I would humbly suggest that if software does deactivate after its authorization expires, the developer still allow the user access to any user entered data stored in the program after the expiration. Some export to a standard file format (tab delimited, CSV etc.) would be nice. Remaining functional in a read-only mode would be even better. That way, the user still has access to their data, but is not allowed to modify existing entries or make new ones. I think that's more than fair because it strikes a good balance between not taking anything away from the user that belongs to them while still protecting the developer's interests.

5909  Main Area and Open Discussion / General Software Discussion / Re: Fairware: an interesting experiment in getting paid for Open Source on: September 09, 2011, 07:48:01 PM
It is an interesting approach. But I still think it's largely preaching to the choir.

From my experience, the general software using public doesn't care how much work or effort has gone into something. They generally expect to be charged for software. And, if given the opportunity, they'll often try to find a way to "borrow" a copy rather than pay for it. Which is why the so-called "honor system" doesn't work very well. This is something the Association of Shareware Professionals learned back in the 80s: If you don't REQUIRE a payment, you'd best not expect to be paid.

The Free Software crowd got around it by basically saying: Screw it! Here's some software. Use it..

There was a certain subtext in there that also that said: It would be really cool if those of you people who are using it could throw some dollars our way so we can continue to develop and refine this thing. But after that, they stopped worrying about it. And if enough people didn't help support their efforts, they stopped developing. It was pure Darwinism: Software which filled a genuine need got supported and survived. Software which didn't (or was of limited or special interest) either continued on as the self-supported  'hobby' project it was - or shut down.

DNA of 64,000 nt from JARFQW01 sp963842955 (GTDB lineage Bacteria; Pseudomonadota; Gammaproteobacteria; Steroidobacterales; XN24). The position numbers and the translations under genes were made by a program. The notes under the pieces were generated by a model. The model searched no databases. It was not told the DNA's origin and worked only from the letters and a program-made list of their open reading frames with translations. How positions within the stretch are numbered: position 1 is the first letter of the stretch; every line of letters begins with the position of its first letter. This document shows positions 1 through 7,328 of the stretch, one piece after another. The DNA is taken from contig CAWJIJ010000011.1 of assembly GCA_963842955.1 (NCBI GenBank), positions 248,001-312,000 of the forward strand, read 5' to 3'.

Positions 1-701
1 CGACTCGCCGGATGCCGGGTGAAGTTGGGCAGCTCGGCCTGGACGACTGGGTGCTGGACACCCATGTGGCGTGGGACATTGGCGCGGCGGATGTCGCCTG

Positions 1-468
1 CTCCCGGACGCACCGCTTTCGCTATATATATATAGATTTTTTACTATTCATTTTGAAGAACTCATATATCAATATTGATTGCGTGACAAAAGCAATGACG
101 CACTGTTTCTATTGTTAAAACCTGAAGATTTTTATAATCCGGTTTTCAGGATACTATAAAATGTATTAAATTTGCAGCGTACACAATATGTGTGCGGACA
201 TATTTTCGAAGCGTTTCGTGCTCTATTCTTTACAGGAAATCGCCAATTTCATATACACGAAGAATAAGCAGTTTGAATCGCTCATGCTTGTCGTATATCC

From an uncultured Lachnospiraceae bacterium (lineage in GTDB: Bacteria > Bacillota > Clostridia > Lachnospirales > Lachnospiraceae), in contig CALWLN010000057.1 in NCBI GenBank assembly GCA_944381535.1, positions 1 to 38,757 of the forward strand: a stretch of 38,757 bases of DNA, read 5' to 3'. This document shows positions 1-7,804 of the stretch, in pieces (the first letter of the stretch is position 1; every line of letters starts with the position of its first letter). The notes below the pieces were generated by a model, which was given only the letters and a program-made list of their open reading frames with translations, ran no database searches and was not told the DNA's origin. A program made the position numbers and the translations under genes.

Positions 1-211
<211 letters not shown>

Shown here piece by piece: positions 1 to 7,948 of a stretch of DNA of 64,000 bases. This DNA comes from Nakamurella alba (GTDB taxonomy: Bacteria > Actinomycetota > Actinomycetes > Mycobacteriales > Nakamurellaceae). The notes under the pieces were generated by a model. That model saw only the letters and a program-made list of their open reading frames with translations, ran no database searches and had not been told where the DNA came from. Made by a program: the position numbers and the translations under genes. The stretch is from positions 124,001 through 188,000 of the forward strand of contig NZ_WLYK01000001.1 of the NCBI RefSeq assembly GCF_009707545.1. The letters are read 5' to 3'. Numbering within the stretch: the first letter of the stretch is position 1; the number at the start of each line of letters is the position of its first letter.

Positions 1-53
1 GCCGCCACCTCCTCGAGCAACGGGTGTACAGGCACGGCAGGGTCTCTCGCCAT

At the core of this was the realization of a simple truth: People (mostly) only pay for what they need. They're far less likely (and willing) to pay for stuff they merely want. And, if given the opportunity to avoid paying at all, about 98% of the people out there won't. Which is why Microsoft developed Genuine Advantage - and we get to live with all the nonsense various other DRM mechanisms put us through.

What Fairware boils down to is yet another form of crowd-sourced project financing. But  this time with a fairly interesting and complex (and IMO slightly self-righteous) allocation system for distributing whatever funding is received.

 If experience is anything to go by, there won't be much to distribute for most projects.

I personally think Fairware is a great idea. Smacks a little bit of "old wine in a new bottle" but so what?  I wish them all the luck in the world getting it to fly. Thmbsup

But I also personally believe it's doomed.  Sad

(And I sincerely hope I'm wrong about that.)  smiley


5910  Main Area and Open Discussion / General Software Discussion / Re: insightful post on gui design, and why it can be faster than the command line on: September 09, 2011, 03:46:15 AM
It's a totally different story in the server room. But everybody knows BOFHs like me and JJ are evil six-fingered mutants. So they don't allow us to have our own GUIs. For obvious reasons. (see above)

Forget somebody?

@Stoic - Ah indeed! I am truly remiss in not including you with the  mentioned earlier.

I will edit my original post to correct this inexcusable oversight.  Cool

5911  Main Area and Open Discussion / General Software Discussion / Re: insightful post on gui design, and why it can be faster than the command line on: September 08, 2011, 09:30:02 AM
+1 w/ StoicJoker and JavaJones.

For some people it's: GUI if you can; CLI if you must.

For others it's: CLI if you can; GUI if you must.


Geek posturing aside, a well designed GUI is a major productivity booster for one-off and small day-to-day things. Especially when it serves as a memory jogger for things you don't do often enough that you remember the exact command syntax.

For me, the fundamental difference is that CLI will always be more flexible. Because no GUI can anticipate every scenario.